A Webinar and More: Beyond the Basics of Supplier Connectivity and Enablement (Part 1)

Tomorrow (Wednesday) at 1:00 PM CT, I'll be leading a webinar titled: Beyond the Basics of Supplier Connectivity and Enablement. Much of the material is based on our past and current research in the P2P area including a recent whitepaper, A Foundational Look at P2P Technologies, which is part of our 2011 Compass series research program: P2P and Working Capital–Bridging Technology & Collaboration to Drive Savings and Cash. I hope my talk will be useful for those organizations just in the process of ramping up an eProcurement or broader P2P program, plus more sophisticated companies looking to bring more spend under effective management, and I've divided it into three sections: maximizing spend under management, supplier enablement and P2P success -- roadblocks to watch for and pros/cons of supplier enablement business models and networks. Join us if you can. The webinar is hosted by Rearden/Ketera, even though I'll be doing all the talking.

The second section, looking out for supplier enablement and P2P roadblocks, is one of the most useful (at least from our perspective based on years of analyzing systems success and failure in the area). I'm planning to examine how the seven following areas often limit overall P2P success in many deployments:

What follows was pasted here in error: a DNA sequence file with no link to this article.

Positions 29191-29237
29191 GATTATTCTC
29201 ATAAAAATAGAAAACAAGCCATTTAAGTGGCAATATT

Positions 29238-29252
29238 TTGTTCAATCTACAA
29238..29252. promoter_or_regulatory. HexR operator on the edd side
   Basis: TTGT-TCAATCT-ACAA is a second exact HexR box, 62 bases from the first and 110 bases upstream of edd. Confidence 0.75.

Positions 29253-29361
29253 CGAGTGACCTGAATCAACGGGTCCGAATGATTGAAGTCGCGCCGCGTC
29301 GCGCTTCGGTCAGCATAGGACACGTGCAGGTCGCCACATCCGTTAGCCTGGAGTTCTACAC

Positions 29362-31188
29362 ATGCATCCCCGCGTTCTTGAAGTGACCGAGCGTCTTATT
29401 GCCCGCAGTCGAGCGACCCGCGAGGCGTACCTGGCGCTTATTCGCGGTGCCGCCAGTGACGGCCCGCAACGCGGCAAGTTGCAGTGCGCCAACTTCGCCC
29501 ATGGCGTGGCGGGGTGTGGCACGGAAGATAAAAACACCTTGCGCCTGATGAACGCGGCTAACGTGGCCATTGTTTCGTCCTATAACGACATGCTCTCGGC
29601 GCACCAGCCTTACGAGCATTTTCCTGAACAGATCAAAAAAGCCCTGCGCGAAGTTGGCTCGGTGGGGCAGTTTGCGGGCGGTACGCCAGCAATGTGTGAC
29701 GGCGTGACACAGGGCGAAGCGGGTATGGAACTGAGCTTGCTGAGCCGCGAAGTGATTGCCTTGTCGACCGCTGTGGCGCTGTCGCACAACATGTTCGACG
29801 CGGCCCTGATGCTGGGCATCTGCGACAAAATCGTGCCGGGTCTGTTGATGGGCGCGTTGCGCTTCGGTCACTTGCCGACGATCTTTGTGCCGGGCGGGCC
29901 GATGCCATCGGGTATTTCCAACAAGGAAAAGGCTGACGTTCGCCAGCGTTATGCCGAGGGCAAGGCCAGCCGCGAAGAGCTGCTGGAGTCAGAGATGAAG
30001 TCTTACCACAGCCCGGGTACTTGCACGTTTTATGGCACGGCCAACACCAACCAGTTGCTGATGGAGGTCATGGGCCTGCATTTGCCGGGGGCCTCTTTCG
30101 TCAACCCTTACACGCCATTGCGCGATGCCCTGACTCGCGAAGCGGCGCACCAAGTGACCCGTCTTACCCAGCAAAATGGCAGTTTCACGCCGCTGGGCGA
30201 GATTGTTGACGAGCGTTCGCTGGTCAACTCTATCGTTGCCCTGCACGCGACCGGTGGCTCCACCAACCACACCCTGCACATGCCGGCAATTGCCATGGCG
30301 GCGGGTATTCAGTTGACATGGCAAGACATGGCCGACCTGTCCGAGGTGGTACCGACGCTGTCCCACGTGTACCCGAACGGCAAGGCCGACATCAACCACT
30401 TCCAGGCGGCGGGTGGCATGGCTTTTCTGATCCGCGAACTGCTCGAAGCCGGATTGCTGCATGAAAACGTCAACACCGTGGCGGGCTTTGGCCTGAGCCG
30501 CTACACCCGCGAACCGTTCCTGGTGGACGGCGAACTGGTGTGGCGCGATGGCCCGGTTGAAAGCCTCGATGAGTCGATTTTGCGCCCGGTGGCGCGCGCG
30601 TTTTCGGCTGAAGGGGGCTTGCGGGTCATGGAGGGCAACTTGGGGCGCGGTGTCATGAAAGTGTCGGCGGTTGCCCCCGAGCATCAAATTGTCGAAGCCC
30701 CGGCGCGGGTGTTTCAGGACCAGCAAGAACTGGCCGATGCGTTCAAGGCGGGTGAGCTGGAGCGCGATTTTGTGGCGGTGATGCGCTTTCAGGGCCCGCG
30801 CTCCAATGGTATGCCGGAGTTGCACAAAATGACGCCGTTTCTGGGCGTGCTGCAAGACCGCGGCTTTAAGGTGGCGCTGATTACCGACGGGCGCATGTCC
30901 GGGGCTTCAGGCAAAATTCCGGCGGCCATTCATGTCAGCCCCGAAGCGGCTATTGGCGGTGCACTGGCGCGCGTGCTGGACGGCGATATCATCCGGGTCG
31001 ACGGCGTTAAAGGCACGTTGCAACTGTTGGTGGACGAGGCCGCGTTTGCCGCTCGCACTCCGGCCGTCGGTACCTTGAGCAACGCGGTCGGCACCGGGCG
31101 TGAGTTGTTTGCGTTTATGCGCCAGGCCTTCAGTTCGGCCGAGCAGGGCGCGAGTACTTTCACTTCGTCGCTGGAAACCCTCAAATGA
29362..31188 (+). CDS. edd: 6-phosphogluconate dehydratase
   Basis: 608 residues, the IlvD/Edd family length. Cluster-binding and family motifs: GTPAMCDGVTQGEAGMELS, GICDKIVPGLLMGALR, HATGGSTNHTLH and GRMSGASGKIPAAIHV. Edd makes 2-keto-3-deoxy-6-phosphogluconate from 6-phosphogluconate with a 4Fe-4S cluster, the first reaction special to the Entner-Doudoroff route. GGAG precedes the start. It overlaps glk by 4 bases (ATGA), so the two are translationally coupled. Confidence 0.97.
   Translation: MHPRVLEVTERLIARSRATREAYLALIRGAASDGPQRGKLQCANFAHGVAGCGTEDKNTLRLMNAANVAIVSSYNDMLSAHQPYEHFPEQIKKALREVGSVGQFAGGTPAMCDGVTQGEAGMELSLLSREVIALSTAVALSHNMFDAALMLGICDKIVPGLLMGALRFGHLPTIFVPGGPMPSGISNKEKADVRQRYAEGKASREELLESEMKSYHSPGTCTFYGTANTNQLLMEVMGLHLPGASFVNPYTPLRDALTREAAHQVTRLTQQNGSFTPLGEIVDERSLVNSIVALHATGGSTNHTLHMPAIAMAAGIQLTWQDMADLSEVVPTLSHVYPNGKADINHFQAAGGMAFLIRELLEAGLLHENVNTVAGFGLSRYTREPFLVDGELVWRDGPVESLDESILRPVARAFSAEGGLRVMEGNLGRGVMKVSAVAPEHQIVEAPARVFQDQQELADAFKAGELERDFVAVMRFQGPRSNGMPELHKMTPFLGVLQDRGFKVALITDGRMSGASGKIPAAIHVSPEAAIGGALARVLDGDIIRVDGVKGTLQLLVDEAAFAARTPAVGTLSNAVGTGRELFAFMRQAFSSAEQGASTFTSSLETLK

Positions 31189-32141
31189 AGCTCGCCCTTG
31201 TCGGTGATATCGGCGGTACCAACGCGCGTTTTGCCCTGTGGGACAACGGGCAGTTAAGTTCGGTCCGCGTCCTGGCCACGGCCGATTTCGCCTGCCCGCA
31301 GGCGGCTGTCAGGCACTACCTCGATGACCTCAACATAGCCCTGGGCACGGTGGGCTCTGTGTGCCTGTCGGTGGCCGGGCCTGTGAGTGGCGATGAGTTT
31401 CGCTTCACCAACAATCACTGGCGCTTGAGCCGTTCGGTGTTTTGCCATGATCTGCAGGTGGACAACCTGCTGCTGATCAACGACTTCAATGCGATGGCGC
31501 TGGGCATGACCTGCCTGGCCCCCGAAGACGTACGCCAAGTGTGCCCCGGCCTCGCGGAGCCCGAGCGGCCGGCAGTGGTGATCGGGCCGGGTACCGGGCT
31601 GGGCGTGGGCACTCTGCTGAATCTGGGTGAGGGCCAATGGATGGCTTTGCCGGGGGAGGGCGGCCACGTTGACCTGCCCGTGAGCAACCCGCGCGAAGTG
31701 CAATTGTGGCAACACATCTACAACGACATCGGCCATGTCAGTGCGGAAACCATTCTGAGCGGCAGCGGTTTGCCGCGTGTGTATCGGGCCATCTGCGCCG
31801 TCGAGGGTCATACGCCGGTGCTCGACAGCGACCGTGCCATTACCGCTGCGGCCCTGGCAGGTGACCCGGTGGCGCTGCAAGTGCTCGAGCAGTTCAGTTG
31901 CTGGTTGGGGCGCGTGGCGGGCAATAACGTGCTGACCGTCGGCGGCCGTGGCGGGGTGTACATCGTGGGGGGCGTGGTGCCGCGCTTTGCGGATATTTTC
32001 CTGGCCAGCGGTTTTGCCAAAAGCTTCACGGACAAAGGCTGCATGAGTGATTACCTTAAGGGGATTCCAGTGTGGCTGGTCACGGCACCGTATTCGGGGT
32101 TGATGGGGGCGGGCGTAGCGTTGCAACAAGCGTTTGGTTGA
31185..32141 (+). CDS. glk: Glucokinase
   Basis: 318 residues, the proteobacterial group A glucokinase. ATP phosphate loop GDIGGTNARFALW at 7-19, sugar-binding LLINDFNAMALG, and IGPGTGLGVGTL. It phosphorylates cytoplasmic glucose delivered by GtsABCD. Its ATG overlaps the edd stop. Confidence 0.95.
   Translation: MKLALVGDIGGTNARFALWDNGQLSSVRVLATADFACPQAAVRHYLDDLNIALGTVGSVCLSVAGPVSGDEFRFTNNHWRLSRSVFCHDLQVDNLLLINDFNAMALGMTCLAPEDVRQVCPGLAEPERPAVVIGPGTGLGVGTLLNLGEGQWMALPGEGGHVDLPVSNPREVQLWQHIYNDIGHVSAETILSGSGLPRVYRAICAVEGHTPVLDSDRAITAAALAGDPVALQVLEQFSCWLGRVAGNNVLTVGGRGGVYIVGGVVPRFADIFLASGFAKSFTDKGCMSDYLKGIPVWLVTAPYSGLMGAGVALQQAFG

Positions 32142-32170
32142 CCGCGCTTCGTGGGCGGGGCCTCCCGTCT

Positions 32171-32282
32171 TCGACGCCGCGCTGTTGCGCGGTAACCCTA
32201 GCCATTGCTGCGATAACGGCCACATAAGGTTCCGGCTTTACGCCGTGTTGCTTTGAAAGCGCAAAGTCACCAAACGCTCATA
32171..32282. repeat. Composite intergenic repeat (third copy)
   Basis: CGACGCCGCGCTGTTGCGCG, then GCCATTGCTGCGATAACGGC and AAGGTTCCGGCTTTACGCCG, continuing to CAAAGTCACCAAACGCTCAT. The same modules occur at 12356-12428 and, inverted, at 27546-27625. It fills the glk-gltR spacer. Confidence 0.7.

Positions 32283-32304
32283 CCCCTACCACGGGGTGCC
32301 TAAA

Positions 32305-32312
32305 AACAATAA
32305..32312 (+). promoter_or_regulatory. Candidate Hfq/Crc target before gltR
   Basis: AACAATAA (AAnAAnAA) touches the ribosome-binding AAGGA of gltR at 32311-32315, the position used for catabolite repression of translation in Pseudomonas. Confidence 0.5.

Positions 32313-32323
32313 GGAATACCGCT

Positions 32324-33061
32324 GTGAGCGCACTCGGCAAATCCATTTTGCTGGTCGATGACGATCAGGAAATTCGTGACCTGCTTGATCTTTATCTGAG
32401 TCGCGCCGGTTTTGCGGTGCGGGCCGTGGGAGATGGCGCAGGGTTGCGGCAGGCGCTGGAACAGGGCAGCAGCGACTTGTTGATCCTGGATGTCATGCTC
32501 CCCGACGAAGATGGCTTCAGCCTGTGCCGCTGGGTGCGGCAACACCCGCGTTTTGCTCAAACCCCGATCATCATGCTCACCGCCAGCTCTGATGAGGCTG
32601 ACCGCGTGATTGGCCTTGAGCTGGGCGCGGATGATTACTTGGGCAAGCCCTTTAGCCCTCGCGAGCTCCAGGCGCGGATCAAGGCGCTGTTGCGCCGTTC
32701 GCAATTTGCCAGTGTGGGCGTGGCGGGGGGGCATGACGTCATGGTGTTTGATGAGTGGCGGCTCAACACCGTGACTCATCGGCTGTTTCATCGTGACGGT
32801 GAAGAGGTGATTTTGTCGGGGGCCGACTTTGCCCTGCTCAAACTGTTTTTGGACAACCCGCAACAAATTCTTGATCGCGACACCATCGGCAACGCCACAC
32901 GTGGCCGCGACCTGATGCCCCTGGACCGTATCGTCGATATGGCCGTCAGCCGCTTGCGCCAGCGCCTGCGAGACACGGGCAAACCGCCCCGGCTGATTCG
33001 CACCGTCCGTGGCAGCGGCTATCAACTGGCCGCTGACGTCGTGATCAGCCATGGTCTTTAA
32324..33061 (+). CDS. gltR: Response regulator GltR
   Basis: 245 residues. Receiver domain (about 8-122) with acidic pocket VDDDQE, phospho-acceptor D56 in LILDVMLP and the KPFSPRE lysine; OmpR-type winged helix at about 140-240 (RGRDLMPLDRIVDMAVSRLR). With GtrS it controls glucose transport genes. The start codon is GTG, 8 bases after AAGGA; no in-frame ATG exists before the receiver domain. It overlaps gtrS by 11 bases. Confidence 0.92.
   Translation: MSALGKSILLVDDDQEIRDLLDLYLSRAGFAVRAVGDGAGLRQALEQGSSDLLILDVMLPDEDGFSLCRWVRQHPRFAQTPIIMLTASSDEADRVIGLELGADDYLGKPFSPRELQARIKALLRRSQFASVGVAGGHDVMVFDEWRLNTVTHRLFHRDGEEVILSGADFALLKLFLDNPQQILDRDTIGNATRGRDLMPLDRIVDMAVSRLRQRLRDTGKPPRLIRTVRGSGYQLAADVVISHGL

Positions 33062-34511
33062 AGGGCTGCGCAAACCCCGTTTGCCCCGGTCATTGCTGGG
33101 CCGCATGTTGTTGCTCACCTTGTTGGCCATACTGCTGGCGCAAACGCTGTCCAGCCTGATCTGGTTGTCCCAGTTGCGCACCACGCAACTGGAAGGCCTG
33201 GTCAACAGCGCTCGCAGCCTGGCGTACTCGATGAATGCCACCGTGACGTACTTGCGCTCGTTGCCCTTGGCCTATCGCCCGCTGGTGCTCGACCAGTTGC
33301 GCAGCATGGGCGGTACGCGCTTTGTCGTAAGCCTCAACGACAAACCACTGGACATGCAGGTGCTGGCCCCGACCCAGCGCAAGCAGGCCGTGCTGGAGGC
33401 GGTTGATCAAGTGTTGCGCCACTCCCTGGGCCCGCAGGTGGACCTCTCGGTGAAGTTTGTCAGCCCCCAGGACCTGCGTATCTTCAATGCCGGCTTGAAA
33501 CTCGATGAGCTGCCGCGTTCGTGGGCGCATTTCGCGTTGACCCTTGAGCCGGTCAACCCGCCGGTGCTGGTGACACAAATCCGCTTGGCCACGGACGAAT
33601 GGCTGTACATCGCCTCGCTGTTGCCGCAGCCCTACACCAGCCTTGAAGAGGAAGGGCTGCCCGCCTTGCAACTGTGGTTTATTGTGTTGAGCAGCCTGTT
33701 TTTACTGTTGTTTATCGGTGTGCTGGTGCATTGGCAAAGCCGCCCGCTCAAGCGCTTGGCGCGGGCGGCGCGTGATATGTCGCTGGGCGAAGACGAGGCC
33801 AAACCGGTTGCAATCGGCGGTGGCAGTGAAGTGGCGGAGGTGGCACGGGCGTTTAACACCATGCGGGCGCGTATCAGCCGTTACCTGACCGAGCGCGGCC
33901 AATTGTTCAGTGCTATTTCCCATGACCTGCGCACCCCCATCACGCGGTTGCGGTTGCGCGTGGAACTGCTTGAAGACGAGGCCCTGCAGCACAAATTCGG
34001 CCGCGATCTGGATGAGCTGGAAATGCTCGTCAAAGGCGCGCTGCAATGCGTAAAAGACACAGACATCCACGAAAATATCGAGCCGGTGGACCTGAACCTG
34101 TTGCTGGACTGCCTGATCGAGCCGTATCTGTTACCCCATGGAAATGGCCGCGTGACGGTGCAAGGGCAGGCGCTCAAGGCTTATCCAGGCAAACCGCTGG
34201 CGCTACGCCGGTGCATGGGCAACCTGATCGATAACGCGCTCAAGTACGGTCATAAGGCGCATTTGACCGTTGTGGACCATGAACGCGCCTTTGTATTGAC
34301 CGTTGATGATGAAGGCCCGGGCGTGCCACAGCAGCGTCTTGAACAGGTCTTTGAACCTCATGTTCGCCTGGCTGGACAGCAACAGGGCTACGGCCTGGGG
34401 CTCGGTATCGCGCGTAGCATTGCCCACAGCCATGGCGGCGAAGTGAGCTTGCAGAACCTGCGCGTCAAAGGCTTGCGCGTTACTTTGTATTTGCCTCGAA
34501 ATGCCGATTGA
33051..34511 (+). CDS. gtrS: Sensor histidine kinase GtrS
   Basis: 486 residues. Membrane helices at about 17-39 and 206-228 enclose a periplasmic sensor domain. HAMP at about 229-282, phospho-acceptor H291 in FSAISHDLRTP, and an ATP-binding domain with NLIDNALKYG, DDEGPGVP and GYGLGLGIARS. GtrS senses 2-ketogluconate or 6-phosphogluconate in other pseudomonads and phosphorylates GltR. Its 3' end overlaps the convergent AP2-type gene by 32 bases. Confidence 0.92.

1. Catalog/content management -- beyond just managing a single (or handful) of supplier catalogs
  2. Supplier enablement -- initial on-boarding and information capture
  3. Search and usage -- deploying content so that users find it easily accessible to suit their purposes and drive compliance
  4. Continuous data quality and maintenance -- ensuring high standards of data quality and integrity over time for supplier information and catalog content (as well as internal spend and contracts data)
  5. Invoicing/EIPP -- Closing the compliance loop and driving working capital decisions and strategies
  6. Connectivity/supplier networks -- beyond limited transactional interchange and interoperability
  7. Compliance -- Designing and maintaining the system to support the buying behavior you want to see in the first place

We'll investigate each of these areas in more detail on Spend Matters as this post continues in various installments in the coming weeks, but I'll attempt to cover as much in-depth as I can on the webinar live tomorrow. In addition, look for additional commentary on the pros/cons of different supplier enablement business models and networks. It's a hot and opinionated topic, and I'll try to paint both perspectives (buyer vs. supplier-paid fees as well as new "free" models).

So join us tomorrow at 1:00 PM CT for Beyond the Basics of Supplier Connectivity and Enablement if you can.

Jason Busch

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